Grand Sonata

Tchaikovsky Research

Tchaikovsky's Grand Sonata (Grande Sonate) in G major, Op. 37 (TH 139 ; ČW 148) [1] was written in March and April 1878 on his sister's estate at Kamenka.

Movements and Duration

There are four movements, lasting 30 to 35 minutes in performance:

  1. Moderato e risoluto (G major, 301 bars)
  2. Andante non troppo quasi Moderato (E minor, 152 bars)
  3. Scherzo. Allegro giocoso (G major, 217 bars)
  4. Finale. Allegro vivace (G major, 484 bars).


We find the first reference to work on the sonata in a letter to Anatoly Tchaikovsky of 3/15–4/16 March 1878: "I'm working on a sonata for piano...", and its composition "does not come easily". Further on, Tchaikovsky noted: "I worked unsuccessfully, with little progress... I'm again having to force myself to work, without much enthusiasm. I can't understand why it should be the case that, in spite of so many favourable circumstances, I'm not in the mood for work... I'm having to squeeze out of myself weak and feeble ideas, and ruminate over each bar. But I keep at it, and hope that inspiration will suddenly strike" [2].

However, an idea for a Violin Concerto was forming in the composer's mind, and he set to work on this on 5/17 March. At this point, Tchaikovsky discontinued work on the sonata. "The sonata and concerto are keeping me very busy. For the first time in my life I have started something new without finishing its predecessor... And so that it is that... for the time being I have set aside my sonata", he wrote to Nadezhda von Meck, on 7/19 March [3]. In other letters dating from around this time only the concerto is mentioned.

On 11/23 April, Tchaikovsky arrived at Kamenka, where he was able to devote himself to composition. On 23 April/5 May, he wrote to Nadezhda von Meck that he was finishing off the sonata [4], and on 27 April/9 May he reported to Anatoly Tchaikovsky: "My work is going very well. Since you left I've written three movements of the sonata, a waltz and other odd pieces" [5].

Anatoly Tchaikovsky had left Kamenka on 23 April/5 May. In view of this, it might be presumed that one movement of the sonata had been written by that date, and the remaining three between 23 April/5 May and 27 April/9 May; in all probability, all movements had been sketched out in rough at Clarens [6]. On 30 April/12 May, Tchaikovsky confirmed that "The sonata is completely ready" [7].

On 27 May/8 June, Tchaikovsky wrote to Nadezhda von Meck: "I have written, besides the violin pieces, 6 romances, almost a dozen piano pieces, an album of 24 short pieces for children, a Grand Sonata, and the whole Liturgy of Saint John Chrysostom. It will take a long time to put in order and copy out the last one-and-a-half months of hard labour" [8]. Work on putting in order and copying out the sonata was begun on 15/27 June [9]. On the manuscript score the completion date is given as "26 July [O.S.] Verbovka". However, on 4/16 July, Tchaikovsky wrote to Nadezhda von Meck that "the sonata has been ready for a while" [10], and on 13/25 July he reported: "Already three new opuses (or four, counting my Brailov violin pieces) are ready. Now I shall make a start on my collection of children's pieces, then my neglected correspondence, before resting" [11].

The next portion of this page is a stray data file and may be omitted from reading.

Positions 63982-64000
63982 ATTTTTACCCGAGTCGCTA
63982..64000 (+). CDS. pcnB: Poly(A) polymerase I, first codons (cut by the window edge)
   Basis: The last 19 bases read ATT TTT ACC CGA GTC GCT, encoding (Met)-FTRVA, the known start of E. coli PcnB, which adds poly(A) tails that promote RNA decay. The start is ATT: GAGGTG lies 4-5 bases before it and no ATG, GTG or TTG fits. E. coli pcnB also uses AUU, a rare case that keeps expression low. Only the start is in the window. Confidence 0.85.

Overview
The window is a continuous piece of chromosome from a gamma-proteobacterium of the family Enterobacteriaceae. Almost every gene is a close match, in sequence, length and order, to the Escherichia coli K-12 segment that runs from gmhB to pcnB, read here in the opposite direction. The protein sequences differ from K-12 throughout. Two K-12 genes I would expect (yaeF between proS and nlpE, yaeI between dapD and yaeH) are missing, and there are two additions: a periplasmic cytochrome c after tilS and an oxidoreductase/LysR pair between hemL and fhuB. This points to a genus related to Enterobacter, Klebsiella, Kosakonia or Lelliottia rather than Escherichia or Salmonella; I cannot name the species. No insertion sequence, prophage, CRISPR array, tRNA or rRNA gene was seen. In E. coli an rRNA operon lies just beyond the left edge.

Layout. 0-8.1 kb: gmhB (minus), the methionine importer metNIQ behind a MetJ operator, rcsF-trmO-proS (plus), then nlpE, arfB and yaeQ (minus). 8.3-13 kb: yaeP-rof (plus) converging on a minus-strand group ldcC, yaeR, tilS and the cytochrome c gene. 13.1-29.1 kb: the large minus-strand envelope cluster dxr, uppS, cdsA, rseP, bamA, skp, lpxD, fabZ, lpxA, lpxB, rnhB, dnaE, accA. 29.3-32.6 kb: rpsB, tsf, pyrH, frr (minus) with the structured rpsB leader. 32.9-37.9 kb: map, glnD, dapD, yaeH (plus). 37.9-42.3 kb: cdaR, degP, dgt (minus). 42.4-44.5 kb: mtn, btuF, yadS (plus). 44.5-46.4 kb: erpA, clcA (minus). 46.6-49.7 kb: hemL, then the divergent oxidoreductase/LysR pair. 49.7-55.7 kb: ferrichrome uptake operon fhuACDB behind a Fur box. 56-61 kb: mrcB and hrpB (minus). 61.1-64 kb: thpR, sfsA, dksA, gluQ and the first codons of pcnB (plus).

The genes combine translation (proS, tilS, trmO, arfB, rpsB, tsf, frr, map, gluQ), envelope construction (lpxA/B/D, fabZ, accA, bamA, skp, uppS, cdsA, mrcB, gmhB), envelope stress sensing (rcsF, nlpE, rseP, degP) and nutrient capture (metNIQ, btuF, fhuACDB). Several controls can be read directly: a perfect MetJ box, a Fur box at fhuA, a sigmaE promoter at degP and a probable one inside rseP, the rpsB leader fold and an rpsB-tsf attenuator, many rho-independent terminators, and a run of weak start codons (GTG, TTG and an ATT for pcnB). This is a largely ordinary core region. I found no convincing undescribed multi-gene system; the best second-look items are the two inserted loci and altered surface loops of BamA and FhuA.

The Sonata was performed for the first time on 21 October/2 November 1879 in a quartet concert of the Russian Musical Society, played by Nikolay Rubinstein, in the presence of the author. According to Nikolay Kashkin, "The Sonata was performed... with such unattainable perfection, that I could not have stayed to listen to anything more, so I left the hall completely enraptured" [12]. Tchaikovsky heard Nikolay Rubinstein perform the sonata in a domestic setting. Tchaikovsky wrote of his impressions to Nadezhda von Meck on 29 October/10 November 1879: "I was at N. G. Rubinstein's, where he asked me to listen to him play my sonata. He played it excellently... I was simply astounded by his artistry and amazed by his energy, in playing this somewhat dry and complicated piece" [13].


The score was first published by Pyotr Jurgenson in 1879. It was included in volume 52 of Tchaikovsky's Complete Collected Works (1948), edited by Anatoly Drozdov, and in volume 69b of the New Complete Edition of Tchaikovsky's works (2001), edited by Thomas Kohlhase.


Tchaikovsky's manuscript score of the sonata is preserved in the Russian National Museum of Music in Moscow (ф. 88, No. 113 [view]).


See: Discography


The Sonata is dedicated to Karl Klindworth, although this name does not appear on the manuscript score, and was only added later while the first edition was being prepared.

Related Works

The first movement uses the plainsong tune "Dies Irae" (bars 96-105, 248-254 and 290-299).

External Links

Notes and References

  1. Entitled 'Grande Sonate' in ČW.
  2. Letter 776 to Anatoly Tchaikovsky, 2/14–4/16 March 1878.
  3. Letter 778 to Nadezhda von Meck, 5/17 March 1878.
  4. Letter 817 to Nadezhda von Meck, 23 April/5 May 1878.
  5. Letter 819 to Anatoly Tchaikovsky, 27 April/9 May 1878.
  6. See Letter 858 to Pyotr Jurgenson, 16/28 June 1878.
  7. See Letter 820 to Nadezhda von Meck, 30 April/12 May 1878.
  8. Letter 843 to Nadezhda von Meck, 27 May/8 June 1878.
  9. See Letter 856 to Modest Tchaikovsky, 15/27 June 1878.
  10. Letter 866 to Nadezhda von Meck, 4/16 July 1878.
  11. Letter 871 to Nadezhda von Meck, 1/325 July 1878.
  12. Nikolay Kashkin, Воспоминания о П. И. Чайковском (1896), p. 145.
  13. Letter 1320 to Nadezhda von Meck, 21 October/2 November–22 October/3 November 1879.